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An Environmentally-friendly Method to Help Farmers Preserve the Ecosystem—Artificial Perches for Grass Owls

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202102/01
A major breakthrough has been made in the research of a mysterious protected species—the Eastern grass owl. The Pingtung Forest District Office of the Forestry Bureau, Council of Agriculture, and the Bird Ecology Lab, National Pingtung University of Science and Technology (NPUST Bird Ecology Lab) have collaborated to set up over 20 artificial perches specially designed for grass owls around the Kaohsiung-Pingtung region. The locations where perches were set up include farmlands, grasslands, and riverbanks, environments where grass owls are likely to be found. Results show that nearly half of the perches have recorded rare grass owl sightings, confirming that raptor perches can be an effective way to investigate the behaviors of grass owls. Researchers have also learned that grass owls are using raptor perches as a higher vantage point to observe and catch rodents in farm fields, helping farmers who use environmentally-friendly farming methods reduce crop losses and creating a positive ecological cycle in which humans and wildlife can coexist and thrive together.
Grass owls are adapted for life on the ground, unlike most other owls that live on trees, making it a unique species in Taiwan. They can be mainly found in undeveloped grasslands across the plains and foothills in the south-central region of Taiwan. Grass owls rest and nest on the grass during the day. As its heart-shaped face resembles the profile of a cut apple, it was often called the "flying apple”; it was also known as the monkey-faced owl in the early days. The Eastern grass owl is a sub-species endemic to Taiwan and a Level I protected species. Due to its scarcity and the difficulty in sighting their whereabouts, there is a lack of ecological data on the grass owl. The loss of their habitat and the danger posed by the use of rodenticides represent the biggest threats to their survival, making them the only endangered owl species in Taiwan. In 2018, when the Executive Yuan approved the Forestry Bureau's plan to launch the Taiwan Ecological Network Project, the grass owl was selected as one of the key indicator species for the southern Taiwan ecology green network.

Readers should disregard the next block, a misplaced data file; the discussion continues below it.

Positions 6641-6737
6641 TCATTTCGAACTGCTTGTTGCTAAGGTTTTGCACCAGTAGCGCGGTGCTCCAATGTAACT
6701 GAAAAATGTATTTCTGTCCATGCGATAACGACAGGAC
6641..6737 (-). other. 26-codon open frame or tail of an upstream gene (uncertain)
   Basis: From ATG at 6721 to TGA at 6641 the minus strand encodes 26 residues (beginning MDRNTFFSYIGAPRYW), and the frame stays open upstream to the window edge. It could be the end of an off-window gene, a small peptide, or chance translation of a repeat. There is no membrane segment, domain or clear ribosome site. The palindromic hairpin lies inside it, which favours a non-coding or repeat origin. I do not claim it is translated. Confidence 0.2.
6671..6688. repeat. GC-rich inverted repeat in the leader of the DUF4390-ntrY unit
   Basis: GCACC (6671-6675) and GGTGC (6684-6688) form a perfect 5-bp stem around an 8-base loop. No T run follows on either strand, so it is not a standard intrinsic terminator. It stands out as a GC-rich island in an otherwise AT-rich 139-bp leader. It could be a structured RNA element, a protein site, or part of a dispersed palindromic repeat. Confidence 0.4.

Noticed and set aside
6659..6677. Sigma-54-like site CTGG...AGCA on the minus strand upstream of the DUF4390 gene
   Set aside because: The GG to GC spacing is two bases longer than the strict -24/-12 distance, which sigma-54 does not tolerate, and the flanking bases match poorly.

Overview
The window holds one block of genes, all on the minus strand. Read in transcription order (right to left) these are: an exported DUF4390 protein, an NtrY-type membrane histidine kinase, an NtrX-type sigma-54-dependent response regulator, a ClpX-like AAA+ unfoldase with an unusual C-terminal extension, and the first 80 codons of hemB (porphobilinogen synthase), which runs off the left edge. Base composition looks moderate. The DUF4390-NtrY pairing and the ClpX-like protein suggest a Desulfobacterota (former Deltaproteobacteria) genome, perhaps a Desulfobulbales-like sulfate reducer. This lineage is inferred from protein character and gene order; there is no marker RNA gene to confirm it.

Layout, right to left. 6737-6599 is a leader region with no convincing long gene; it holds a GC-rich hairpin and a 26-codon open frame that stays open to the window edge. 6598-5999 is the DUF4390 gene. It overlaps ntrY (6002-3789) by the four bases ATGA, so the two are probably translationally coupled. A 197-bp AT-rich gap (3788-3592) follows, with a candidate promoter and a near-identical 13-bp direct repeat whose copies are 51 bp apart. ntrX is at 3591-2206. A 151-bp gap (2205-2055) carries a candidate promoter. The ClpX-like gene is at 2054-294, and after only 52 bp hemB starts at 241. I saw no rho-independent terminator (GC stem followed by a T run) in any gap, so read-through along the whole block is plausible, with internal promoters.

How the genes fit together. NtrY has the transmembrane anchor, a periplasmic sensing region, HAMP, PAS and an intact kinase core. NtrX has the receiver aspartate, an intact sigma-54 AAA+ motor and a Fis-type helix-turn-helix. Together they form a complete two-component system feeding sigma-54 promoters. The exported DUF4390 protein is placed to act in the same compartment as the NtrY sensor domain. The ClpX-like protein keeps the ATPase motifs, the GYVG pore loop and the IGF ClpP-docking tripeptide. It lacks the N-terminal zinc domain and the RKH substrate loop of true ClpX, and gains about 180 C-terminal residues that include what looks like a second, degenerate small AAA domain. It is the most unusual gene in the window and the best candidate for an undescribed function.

However, because of its nocturnal nature and scarcity, the biggest obstacle for its research was trying to locate these owls. Previous studies attempted to attract grass owls by broadcasting their calls, but the success rate was very low. Raptor perches are an ecological control strategy used by farmers in Europe, America, and Australia. In the past, NPUST Bird Ecology Lab used raptor perches with great success to "invite black-winged kites to catch rats”, in order to reduce the ecological hazards of rodenticides. At the same time, automatic cameras on the perches recorded many raptors and insectivorous birds using these perches, which demonstrated that perches can help farmers catch rats and insects and assist investigators researching the populations of local birds.
In recent years, the Forestry Bureau has been vigorously promoting environmentally-friendly agriculture; farmers who care about the land and ecosystem have joined in by taking actions that include stopping the use of chemical pesticides and rodenticides to create a viable habitat for wildlife. However, the resulting rodent and pest infestations have become a problem for these farmers. In view of this, since April 2020, the Pingtung Forest District Office of the Forestry Bureau in collaboration with the NPUST Bird Ecology Lab have built low perches for the ground-nesting grass owl. These perches are set up in locations where grass owls are likely to be found to test whether they will use them. It is also hoped that grass owls can help farmers get rid of rodents in a more natural way.